October 29, 2012 at 11:00 am EDT | by Lou Chibbaro Jr.
D.C. Center, Latino GLBT History Project win grants
Latino GLBT History Project, gay news, Washington Blade

Members of the Latino GLBT History Project, which was awarded one of the two grants by the D.C. Office on Latino Affairs. (Washington Blade photo by Jonathan Ellis)

The D.C. Office on Latino Affairs announced on Oct. 19 that it has awarded a $30,000 grant to the D.C. LGBT Community Center and a separate $15,000 grant to the D.C.-based Latino GLBT History Project.

Roxana Olivas, director of the Latino Affairs office, told the Blade the D.C. Center grant is for several projects to be carried out jointly by the Center and Casa Ruby, a separate community center serving the D.C. Latino LGBT community.

“It’s for job development — basically to teach people starting with preparing resumes to actually finding a job,” Olivas said. “It’s for the Latino LGBTQ community.”

She said the grant would also involve the D.C. Center and Casa Ruby organizing a forum “to talk about LGBTQ issues in the Latino community.”

Olivas said the grant for the Latino GLBT History Project involves an education program.

“They will have different activities to educate the public on issues of the GLBT community and also to tell the history of the GLBT Latino population here in the District of Columbia,” she said.

David Mariner, director of the D.C. Center, said he’s looking forward to working with Ruby Corado, the founder and director of Casa Ruby, which is located in the city’s Columbia Heights section. The D.C. Center is located on the 1300 block of U Street, N.W.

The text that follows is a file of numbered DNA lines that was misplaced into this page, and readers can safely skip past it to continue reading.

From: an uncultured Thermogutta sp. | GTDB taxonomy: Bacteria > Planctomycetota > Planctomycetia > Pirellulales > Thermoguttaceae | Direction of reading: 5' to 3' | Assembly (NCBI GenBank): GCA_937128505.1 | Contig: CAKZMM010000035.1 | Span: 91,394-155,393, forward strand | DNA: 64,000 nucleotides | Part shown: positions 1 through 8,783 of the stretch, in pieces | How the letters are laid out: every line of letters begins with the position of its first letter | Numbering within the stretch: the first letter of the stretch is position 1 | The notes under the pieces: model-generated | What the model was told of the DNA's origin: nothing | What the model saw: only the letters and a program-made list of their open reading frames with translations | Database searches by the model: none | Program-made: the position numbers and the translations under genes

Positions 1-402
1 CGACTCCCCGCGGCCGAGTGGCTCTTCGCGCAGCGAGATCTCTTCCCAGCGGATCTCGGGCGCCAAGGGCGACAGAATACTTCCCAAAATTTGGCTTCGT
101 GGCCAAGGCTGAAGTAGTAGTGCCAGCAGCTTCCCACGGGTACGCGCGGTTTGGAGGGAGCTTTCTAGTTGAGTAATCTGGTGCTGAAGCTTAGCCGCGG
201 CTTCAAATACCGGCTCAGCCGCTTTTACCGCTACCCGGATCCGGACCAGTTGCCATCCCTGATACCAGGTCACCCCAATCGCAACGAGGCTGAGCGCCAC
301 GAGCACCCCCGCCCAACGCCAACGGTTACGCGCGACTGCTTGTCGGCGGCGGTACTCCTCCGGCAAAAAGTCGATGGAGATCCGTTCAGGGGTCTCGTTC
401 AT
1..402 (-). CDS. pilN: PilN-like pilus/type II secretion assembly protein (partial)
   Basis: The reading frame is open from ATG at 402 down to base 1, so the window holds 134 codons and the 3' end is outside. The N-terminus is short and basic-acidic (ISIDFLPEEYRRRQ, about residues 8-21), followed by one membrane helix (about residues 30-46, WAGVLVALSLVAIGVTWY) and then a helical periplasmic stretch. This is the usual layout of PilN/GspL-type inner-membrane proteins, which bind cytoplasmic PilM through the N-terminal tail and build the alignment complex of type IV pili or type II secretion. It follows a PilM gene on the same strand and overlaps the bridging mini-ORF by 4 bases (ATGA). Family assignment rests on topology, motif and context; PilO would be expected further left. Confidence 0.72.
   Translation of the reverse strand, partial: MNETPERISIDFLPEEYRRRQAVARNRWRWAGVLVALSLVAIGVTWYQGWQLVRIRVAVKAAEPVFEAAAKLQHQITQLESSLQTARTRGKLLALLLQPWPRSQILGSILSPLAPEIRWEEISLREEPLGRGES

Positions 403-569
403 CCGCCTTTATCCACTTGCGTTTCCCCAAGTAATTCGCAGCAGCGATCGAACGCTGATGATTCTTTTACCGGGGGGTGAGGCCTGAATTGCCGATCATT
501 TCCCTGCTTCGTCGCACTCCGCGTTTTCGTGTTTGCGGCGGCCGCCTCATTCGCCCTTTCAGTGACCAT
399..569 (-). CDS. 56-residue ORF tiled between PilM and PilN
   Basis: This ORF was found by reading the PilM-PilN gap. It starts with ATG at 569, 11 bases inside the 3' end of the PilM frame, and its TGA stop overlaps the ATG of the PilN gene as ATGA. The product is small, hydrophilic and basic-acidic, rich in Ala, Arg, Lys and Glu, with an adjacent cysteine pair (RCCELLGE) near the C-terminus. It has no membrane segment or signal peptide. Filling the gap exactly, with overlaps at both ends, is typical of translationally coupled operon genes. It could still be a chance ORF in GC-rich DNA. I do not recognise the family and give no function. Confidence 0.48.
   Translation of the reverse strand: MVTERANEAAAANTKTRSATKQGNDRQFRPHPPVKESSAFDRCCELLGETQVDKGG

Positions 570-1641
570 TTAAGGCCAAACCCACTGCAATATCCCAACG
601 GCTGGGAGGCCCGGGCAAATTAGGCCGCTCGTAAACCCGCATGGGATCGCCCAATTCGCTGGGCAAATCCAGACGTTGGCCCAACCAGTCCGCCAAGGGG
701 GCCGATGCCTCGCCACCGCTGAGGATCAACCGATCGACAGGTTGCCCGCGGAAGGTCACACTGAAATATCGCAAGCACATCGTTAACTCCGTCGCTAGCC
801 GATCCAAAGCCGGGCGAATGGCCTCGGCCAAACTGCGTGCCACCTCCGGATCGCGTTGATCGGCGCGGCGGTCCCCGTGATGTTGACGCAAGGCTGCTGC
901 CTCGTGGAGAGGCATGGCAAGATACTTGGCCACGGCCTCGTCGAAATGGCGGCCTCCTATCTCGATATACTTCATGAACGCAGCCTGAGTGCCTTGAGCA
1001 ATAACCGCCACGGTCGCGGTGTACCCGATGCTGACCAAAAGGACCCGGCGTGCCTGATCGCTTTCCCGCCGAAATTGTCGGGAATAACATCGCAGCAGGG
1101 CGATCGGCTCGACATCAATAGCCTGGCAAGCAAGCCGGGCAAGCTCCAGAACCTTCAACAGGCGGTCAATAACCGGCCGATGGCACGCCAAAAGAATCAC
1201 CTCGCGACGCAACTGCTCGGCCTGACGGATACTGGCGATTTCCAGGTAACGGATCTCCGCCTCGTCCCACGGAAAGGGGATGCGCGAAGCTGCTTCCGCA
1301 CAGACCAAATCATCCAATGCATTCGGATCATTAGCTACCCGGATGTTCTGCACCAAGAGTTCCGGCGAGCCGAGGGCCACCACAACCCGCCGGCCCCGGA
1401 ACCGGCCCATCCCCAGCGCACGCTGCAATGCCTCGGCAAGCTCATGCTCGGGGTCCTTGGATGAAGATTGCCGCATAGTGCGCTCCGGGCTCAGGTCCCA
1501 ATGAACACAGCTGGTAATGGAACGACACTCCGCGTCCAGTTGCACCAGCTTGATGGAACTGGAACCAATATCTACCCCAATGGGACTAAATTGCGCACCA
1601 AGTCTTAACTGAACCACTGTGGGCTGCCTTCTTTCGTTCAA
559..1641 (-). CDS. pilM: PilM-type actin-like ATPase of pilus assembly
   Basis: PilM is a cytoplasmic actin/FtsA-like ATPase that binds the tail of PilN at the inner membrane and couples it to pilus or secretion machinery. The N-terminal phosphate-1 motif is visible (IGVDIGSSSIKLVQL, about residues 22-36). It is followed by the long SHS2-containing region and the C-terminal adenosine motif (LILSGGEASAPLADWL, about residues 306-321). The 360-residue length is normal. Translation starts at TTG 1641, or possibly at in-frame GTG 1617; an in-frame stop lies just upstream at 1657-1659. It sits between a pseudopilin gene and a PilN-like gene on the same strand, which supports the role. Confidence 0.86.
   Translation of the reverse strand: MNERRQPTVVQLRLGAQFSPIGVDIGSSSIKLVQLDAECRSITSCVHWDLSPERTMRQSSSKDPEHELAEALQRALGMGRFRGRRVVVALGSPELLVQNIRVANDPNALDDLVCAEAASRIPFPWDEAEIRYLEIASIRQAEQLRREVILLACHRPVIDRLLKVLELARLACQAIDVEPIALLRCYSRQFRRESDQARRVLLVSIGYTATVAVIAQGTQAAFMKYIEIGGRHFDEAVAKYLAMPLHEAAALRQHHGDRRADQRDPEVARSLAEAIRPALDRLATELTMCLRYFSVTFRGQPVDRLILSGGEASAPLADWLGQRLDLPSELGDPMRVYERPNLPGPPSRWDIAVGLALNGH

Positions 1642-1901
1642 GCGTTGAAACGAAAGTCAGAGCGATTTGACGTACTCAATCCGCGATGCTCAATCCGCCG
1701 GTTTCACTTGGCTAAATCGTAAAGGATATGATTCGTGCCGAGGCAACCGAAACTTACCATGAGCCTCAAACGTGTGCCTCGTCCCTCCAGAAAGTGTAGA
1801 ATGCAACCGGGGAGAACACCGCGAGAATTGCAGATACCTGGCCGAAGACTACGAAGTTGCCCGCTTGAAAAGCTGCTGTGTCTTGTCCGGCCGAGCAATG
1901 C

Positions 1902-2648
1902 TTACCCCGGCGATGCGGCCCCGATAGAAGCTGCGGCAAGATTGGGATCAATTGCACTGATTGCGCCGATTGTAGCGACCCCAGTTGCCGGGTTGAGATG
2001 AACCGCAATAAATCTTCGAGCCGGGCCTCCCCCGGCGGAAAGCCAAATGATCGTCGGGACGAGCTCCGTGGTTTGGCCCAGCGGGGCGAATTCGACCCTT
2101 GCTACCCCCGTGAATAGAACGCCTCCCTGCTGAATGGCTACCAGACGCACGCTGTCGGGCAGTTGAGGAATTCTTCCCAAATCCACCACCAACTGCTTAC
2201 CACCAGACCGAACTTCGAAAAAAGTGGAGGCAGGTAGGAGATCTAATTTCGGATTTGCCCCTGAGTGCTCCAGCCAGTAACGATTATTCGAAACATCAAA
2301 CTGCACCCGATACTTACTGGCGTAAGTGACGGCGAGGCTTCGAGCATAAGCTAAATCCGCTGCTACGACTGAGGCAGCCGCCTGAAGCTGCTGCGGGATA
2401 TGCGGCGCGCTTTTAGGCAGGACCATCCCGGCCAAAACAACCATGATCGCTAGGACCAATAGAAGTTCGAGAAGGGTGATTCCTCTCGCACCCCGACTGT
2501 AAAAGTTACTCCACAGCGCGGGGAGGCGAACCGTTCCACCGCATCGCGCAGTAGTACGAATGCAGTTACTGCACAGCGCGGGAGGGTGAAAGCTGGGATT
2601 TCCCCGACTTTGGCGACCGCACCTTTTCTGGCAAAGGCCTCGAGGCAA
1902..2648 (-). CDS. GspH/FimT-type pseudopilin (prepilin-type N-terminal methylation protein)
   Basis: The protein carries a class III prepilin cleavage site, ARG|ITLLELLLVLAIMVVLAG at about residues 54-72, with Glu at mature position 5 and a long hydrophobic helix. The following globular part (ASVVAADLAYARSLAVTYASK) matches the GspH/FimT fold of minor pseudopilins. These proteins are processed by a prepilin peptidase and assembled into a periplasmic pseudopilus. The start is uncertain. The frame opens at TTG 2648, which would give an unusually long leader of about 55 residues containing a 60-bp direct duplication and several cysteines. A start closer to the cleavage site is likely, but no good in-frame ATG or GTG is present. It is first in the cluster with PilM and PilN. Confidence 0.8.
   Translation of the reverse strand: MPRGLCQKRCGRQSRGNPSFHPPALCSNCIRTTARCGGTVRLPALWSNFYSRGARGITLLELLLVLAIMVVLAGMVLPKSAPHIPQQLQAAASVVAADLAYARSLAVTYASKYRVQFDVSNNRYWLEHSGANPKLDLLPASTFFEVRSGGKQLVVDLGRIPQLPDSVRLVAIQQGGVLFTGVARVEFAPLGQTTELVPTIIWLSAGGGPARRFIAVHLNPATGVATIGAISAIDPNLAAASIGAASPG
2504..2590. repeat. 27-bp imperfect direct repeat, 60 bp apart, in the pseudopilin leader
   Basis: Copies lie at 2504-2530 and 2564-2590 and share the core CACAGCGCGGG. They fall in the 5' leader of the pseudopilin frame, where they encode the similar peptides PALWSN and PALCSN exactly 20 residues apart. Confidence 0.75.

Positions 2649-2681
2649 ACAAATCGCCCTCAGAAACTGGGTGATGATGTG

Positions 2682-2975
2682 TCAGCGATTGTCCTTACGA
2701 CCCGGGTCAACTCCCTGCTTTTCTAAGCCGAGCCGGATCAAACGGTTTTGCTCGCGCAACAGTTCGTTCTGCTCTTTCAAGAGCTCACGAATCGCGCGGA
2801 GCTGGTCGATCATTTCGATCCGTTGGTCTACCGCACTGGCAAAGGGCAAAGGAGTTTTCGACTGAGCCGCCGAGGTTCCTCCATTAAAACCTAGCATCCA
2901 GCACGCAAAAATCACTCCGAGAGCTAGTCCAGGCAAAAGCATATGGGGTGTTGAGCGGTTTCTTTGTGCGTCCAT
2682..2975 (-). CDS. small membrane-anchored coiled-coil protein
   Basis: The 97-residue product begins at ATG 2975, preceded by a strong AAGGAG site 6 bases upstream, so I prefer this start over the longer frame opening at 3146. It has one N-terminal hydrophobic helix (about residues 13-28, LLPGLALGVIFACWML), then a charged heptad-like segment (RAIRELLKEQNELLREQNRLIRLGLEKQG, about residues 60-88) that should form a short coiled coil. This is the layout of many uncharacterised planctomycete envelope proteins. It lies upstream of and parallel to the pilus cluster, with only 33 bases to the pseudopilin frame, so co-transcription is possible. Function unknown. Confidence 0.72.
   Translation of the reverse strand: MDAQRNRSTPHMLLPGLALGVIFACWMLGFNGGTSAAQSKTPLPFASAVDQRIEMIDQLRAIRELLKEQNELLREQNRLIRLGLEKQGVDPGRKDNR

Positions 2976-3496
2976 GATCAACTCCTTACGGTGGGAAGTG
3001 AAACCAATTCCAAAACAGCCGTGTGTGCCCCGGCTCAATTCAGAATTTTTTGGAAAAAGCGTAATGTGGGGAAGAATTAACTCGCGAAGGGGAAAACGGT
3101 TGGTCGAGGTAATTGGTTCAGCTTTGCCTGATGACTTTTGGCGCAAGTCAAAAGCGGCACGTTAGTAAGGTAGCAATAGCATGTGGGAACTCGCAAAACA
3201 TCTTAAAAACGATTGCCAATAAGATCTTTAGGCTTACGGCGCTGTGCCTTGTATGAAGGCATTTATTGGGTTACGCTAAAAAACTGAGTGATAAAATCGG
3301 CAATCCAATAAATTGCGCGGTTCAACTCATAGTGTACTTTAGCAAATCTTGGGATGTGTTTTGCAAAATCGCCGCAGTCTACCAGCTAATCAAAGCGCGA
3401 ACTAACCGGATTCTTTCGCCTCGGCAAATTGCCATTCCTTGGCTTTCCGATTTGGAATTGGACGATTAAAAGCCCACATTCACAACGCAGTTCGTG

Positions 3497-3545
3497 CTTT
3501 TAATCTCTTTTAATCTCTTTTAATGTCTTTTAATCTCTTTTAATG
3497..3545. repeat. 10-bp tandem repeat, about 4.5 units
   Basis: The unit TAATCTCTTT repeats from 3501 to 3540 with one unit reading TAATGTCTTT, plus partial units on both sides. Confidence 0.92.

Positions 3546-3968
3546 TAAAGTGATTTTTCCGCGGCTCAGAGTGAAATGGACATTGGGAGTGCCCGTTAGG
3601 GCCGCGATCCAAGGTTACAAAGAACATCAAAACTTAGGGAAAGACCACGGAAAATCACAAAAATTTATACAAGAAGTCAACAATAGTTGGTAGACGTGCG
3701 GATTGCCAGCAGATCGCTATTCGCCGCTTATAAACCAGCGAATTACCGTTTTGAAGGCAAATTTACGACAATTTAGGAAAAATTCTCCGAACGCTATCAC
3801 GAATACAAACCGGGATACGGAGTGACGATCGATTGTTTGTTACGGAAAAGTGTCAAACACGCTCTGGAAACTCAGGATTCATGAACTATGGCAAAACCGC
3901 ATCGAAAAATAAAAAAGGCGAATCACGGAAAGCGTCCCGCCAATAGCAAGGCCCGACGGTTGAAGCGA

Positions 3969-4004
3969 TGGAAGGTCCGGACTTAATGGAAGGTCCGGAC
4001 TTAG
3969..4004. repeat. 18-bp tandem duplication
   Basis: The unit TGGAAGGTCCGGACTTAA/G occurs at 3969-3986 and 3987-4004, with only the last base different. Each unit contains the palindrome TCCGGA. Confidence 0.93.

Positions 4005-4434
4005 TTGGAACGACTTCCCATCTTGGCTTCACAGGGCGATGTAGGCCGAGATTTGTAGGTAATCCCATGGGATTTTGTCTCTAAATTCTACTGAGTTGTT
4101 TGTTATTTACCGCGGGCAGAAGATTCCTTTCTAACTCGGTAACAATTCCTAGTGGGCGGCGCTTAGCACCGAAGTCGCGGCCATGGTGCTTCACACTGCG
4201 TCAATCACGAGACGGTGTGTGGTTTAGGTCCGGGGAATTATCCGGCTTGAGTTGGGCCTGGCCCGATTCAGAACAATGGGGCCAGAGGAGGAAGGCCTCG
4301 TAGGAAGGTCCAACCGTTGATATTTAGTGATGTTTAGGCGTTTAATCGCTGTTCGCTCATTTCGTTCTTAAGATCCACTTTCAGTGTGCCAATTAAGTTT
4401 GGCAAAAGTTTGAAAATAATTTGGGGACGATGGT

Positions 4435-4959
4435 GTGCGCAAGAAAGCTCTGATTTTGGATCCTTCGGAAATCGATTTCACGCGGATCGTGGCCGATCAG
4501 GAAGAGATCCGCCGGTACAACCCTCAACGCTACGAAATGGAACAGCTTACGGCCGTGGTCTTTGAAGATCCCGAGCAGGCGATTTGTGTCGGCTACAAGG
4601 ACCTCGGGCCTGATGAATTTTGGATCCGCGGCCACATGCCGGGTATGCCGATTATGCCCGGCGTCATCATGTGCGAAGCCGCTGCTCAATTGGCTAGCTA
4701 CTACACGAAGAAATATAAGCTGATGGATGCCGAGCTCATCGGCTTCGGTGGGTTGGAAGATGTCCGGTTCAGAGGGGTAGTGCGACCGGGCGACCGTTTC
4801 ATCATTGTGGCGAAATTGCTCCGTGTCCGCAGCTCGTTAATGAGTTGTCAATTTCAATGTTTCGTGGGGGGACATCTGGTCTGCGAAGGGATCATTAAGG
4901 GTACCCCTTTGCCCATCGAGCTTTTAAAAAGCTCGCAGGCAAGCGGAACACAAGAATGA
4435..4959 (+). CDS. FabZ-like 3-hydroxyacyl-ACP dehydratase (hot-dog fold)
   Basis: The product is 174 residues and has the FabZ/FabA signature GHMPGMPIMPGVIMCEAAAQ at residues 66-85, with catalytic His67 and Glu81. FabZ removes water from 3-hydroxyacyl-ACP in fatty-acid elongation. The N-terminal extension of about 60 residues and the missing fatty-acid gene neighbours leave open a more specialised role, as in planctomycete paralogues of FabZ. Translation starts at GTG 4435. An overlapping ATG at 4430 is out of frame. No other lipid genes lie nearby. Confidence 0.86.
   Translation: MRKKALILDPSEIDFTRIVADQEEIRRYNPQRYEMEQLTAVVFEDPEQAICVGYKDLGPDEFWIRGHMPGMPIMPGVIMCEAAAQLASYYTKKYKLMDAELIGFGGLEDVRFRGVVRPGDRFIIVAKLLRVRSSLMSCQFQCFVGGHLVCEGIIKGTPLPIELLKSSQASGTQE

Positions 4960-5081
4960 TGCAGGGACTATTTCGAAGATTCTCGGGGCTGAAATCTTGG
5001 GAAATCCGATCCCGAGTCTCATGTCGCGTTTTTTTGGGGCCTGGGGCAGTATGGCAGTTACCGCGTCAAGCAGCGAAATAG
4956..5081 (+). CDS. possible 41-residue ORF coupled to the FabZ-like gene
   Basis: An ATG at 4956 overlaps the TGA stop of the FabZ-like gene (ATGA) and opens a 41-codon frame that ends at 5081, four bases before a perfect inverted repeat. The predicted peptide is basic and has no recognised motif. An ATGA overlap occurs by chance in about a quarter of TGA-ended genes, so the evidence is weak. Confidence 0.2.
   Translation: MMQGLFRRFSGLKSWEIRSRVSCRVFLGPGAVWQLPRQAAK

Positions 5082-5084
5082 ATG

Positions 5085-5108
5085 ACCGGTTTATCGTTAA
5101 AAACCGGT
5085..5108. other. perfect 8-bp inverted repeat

“Our grant will enable us to expand our career development,” said Mariner. “We will be doing monthly career development sessions in Spanish at Casa Ruby.”

Lou Chibbaro Jr. has reported on the LGBT civil rights movement and the LGBT community for more than 30 years, beginning as a freelance writer and later as a staff reporter and currently as Senior News Reporter for the Washington Blade. He has chronicled LGBT-related developments as they have touched on a wide range of social, religious, and governmental institutions, including the White House, Congress, the U.S. Supreme Court, the military, local and national law enforcement agencies and the Catholic Church. Chibbaro has reported on LGBT issues and LGBT participation in local and national elections since 1976. He has covered the AIDS epidemic since it first surfaced in the early 1980s. Follow Lou

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